- Philip Marlowe has traditionally been played by
such macho icons as Bob Mitchum and Humphrey Bogart, who limned a
portrait of a laconic, wisecrackin', tough guy. Eliot Gould kept the
wisecracks, but played the private dick as an eternally chattering
pussy. He did more mumbling in this movie than Milton the
Stapler Guy did in Office Space. Those previous Marlowes were
lady-killers. Gould plays Marlowe as a slob and a chain-smoking douchebag who couldn't get
laid in Vegas with a fistful of hundreds.
- The story takes place in the 1970's instead of
the 1940's, although Marlowe drives a 1940's car. The intention of
the car, of course, is to symbolize Marlowe's anachronistic values
in a world of amorphous morality.
- Director Robert Altman played this about halfway
between a 1940's movie and a parody of 1940's movies. One example:
do you recall how old movies use a single musical theme for a
character, which is played again and again at different tempos or in
different keys depending on the mood of that character? Altman
features a whisky-voiced jazz-blues version of "The Long Goodbye" in
the opening credits to familiarize us with the tune, then uses this
melody as virtually the entire musical score. If Marlowe is in
Mexico, he hears a mariachi version. High school football game? A
marching band version. Funeral? A dirge version in a minor key. And
- Eliot Gould and Sterling Hayden are about the
only professional actors in the cast. The supporting cast features
people like Danish model/socialite Nina van Pallandt, who had never
before appeared in an English-language movie, baseball pitcher Jim
Bouton, concept comic Henry Gibson, and bodybuilder Arnold Strong
(whom we later came to know and love as Schwarzenegger).
DVD info from Amazon.
widescreen anamorphic, 2.35:1
featurette with Gould and Altman
featurette with the cinematographer
Although he updated the story and the character to the
70's, Altman did retain certain key elements of the storyline
and Philip Marlowe's personality. The film ends when Marlowe commits
an act which most of us would consider to be a form of immoral
vigilante justice. Yet it is consistent with his belief system and his
own sense of integrity, and that action allows the film to pull back
from campy fun and re-establish the proper noir tone. Marlowe is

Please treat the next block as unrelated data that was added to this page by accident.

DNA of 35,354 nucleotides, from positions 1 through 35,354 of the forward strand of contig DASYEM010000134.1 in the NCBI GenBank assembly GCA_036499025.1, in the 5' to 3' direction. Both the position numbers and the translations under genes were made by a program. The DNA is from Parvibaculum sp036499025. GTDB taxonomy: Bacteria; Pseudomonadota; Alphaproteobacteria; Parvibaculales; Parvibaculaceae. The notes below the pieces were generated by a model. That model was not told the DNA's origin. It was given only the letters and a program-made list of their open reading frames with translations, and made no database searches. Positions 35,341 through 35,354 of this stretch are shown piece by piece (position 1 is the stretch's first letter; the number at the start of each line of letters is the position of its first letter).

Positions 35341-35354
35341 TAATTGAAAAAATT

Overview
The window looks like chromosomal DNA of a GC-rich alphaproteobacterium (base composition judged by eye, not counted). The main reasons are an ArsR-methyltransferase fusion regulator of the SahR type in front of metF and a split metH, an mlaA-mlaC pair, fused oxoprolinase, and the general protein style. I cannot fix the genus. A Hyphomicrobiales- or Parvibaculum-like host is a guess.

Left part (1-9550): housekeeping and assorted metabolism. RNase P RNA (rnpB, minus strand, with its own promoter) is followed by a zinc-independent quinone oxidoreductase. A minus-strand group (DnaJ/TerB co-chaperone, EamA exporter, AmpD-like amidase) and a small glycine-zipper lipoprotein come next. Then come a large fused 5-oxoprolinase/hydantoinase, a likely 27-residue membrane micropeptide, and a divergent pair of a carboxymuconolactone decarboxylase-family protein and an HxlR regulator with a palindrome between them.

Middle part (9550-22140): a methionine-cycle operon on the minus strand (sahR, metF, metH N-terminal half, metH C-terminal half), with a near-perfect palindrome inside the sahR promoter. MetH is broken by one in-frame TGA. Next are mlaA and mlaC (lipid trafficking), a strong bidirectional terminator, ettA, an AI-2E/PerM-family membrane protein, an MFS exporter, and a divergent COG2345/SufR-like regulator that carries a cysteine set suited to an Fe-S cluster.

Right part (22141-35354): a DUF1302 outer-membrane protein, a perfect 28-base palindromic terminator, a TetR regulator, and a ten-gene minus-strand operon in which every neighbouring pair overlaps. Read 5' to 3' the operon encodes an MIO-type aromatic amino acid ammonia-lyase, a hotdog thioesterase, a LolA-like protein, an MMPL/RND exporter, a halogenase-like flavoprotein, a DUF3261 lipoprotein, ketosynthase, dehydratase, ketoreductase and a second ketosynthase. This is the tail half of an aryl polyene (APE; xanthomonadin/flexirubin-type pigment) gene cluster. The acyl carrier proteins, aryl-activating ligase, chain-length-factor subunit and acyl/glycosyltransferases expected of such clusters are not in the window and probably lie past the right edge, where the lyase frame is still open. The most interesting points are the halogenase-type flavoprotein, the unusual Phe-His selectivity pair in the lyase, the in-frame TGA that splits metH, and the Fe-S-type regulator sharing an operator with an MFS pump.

supposed to be a guy whose values and standards are higher than those
of the people around him, and Altman manages to convey that. The
original Marlowe didn't belong in seedy, corrupt L.A.. The new
Marlowe, with his cheap J.C. Penney suits, and his inflexible sense of
right and wrong, doesn't belong in the Age of Aquarius.
I think if you just forget that the character is
supposed to be "Philip Marlowe" and allow yourself to view it afresh,
you'll find it an interesting film.
guideline: 7.5 usually indicates a level of
excellence, about like three and a half stars
from the critics. 6.0 usually indicates lukewarm
watchability, about like two and a half stars
from the critics. The fives are generally not
worthwhile unless they are really your kind of
material, about like two stars from the critics.
Films under five are generally awful even if you
like that kind of film, equivalent to about one
and a half stars from the critics or less,
depending on just how far below five the rating
guideline: A means the movie is so good it
will appeal to you even if you hate the genre. B means the movie is not
good enough to win you over if you hate the
genre, but is good enough to do so if you have an
open mind about this type of film. C means it will only
appeal to genre addicts, and has no crossover
appeal. D means you'll hate it even if you
like the genre. E means that you'll hate it even if
you love the genre. F means that the film is not only
unappealing across-the-board, but technically
inept as well.
Based on this description, this
film is a C+. Interesting film. A very different approach to the
private eye genre, part serious noir, part high camp, yet
strangely faithful to Marlowe's "outsider" spirit.